Well his name was Allen Iverson. Star of both the basketball and football teams. The 2001 MVP of the NBA could never be stopped by another man once a ball entered his hands of any kind. Iverson wouldn't of been stopped if they were playing at the bottom of a well. Every college wanted him, everybody knew of him. He had everything.

But that night of Valentine's Day, Iverson's public image was severely fractured when his friends got into it with some ruffians in a bowling alley. Several of the jerks they got into it with were white, so it's safe to say that when the n-word was uttered with the r at the end, it didn't come from AI's friends. Someone threw a table, someone else had a knife.

Iverson's crew was large, had cornrows, and this was Virginia. The charge was "lynching"! Two years later the same thing happened to Kevin Garnett in Maudlin, South Carolina. That's why his mom moved him to Chicago.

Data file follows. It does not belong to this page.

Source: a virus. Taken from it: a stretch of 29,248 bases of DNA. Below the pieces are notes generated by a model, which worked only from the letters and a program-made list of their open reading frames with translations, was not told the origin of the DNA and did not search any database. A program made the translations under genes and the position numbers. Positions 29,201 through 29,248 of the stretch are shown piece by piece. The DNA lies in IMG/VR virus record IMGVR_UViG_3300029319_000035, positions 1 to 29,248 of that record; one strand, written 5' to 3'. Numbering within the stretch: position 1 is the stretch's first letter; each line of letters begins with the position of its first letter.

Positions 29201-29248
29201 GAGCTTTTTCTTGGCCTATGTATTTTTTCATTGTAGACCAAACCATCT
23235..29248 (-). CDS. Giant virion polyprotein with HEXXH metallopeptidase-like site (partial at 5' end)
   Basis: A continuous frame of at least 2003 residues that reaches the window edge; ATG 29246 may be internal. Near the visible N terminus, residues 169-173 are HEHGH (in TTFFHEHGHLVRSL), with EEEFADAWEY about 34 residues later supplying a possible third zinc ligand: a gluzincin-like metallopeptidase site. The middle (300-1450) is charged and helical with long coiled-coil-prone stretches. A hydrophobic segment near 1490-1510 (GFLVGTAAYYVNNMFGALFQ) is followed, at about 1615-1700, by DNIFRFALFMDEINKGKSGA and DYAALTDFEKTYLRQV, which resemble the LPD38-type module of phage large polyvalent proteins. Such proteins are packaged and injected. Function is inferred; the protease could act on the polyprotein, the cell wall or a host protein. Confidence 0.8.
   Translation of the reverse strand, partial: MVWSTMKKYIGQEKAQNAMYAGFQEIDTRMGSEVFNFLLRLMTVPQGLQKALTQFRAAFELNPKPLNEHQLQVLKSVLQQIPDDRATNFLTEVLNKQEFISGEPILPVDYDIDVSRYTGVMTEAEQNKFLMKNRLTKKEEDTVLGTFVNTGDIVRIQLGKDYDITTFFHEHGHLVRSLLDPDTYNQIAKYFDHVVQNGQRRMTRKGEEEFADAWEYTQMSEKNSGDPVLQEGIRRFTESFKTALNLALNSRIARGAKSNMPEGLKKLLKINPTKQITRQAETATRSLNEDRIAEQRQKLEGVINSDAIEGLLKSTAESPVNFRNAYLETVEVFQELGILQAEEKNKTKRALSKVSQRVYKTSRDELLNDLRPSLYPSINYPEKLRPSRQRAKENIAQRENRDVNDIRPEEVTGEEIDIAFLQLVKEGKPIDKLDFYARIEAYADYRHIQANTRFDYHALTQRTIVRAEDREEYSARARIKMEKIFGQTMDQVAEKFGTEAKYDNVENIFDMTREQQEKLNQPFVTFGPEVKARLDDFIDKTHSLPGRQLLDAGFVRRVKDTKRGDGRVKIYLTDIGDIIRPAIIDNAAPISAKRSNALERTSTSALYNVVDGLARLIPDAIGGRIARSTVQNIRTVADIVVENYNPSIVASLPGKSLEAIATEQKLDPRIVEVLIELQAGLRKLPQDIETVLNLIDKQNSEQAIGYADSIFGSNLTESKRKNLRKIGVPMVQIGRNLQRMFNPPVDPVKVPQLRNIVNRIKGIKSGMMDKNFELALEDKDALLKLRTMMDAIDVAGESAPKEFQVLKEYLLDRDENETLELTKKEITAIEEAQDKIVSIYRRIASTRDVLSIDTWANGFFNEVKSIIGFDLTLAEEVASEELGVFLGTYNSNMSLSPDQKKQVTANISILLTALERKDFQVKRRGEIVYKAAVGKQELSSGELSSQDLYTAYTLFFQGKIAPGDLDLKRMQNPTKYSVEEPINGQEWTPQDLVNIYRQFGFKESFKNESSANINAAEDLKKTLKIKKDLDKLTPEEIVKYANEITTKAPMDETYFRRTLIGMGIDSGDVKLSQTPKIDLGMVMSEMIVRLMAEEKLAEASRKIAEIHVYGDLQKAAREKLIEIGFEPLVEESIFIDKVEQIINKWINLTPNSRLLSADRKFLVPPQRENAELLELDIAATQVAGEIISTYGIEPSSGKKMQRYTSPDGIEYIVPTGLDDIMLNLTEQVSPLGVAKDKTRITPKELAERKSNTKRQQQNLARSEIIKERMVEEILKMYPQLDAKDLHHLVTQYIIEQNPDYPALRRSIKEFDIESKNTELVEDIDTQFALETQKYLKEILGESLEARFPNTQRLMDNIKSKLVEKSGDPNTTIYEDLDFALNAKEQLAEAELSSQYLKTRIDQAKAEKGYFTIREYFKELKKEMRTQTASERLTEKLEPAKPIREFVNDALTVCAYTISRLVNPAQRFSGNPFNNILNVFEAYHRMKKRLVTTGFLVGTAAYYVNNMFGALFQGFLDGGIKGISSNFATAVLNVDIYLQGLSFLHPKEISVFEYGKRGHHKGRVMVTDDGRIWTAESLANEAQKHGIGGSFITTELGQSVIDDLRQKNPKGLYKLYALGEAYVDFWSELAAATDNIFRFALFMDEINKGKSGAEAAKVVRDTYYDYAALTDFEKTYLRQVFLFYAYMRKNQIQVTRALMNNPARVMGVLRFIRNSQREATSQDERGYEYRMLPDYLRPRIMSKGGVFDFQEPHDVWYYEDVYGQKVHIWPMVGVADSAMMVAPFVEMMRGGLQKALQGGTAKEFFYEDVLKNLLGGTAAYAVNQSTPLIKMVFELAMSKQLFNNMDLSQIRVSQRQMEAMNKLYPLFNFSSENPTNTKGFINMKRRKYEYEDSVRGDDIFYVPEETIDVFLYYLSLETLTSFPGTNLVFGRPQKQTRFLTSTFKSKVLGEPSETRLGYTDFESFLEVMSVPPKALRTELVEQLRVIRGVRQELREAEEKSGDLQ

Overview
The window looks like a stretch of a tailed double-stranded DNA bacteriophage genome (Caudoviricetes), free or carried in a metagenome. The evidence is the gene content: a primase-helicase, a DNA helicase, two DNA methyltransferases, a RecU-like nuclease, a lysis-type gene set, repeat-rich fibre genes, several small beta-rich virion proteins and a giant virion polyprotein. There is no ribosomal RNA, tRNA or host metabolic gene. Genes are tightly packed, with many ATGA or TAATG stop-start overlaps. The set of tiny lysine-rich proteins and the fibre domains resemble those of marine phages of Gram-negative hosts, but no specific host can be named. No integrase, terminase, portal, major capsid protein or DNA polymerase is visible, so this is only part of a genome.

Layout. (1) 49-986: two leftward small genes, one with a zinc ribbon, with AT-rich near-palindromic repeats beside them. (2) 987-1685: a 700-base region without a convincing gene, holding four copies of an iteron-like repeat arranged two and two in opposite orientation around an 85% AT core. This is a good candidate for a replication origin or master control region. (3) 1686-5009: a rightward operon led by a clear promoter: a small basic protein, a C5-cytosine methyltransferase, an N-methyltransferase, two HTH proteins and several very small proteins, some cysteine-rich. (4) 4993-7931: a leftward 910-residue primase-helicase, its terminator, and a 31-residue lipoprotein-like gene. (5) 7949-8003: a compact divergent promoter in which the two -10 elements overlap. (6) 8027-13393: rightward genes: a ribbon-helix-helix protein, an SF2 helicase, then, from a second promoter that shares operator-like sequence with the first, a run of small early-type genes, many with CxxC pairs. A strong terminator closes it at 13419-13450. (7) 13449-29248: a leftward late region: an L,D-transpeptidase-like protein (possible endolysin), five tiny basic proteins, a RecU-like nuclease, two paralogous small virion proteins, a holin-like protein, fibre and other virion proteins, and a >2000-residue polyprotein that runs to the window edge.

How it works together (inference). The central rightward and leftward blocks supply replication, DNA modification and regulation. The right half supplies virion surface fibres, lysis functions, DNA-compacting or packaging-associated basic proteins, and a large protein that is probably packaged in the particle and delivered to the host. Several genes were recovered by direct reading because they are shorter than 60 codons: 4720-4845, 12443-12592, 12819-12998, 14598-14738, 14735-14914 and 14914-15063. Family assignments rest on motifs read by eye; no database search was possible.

Iverson wasn't so lucky.

He got three months in a correctional center. On the bright side, I really doubt anybody saw him as they sat in their cell and went "fresh fish"

The governor pardoned him however, and he was freed. The problem was that NO DIVISION 1 schools were going to take a chance on this guy. He became a featured article in Sports Illustrated where they talked about a terrible guy he was. And his mom would work tirelessly to fix this.

She had managed to get the Virginia governor to listen to her, now she would use AI's media exposure to ease into the next task -- getting a new person to listen to her -- John Thompson of the Georgetown Hoyas.

And the rest was history.

Iverson was a two-time All-American at Georgetown. With Othella Harrington as his power forward, they dominated the ACC, running into roadblocks with Ray Allen's Connecticut Huskies and Tim Duncan's Wake Forest Demon Deacons who had the acrobatic and powerful Randolph Childress. But that didn't stop Iverson from taking these teams FIVE ON ONE. What he did to Tyronn Lue he would do regularly to four or five guys at once on a drive. Like Isiah Thomas long ago, it appeared that Iverson was BAITING each guy to guard him on his way to the basket, like it didn't count for two unless it happened over at least two defenders.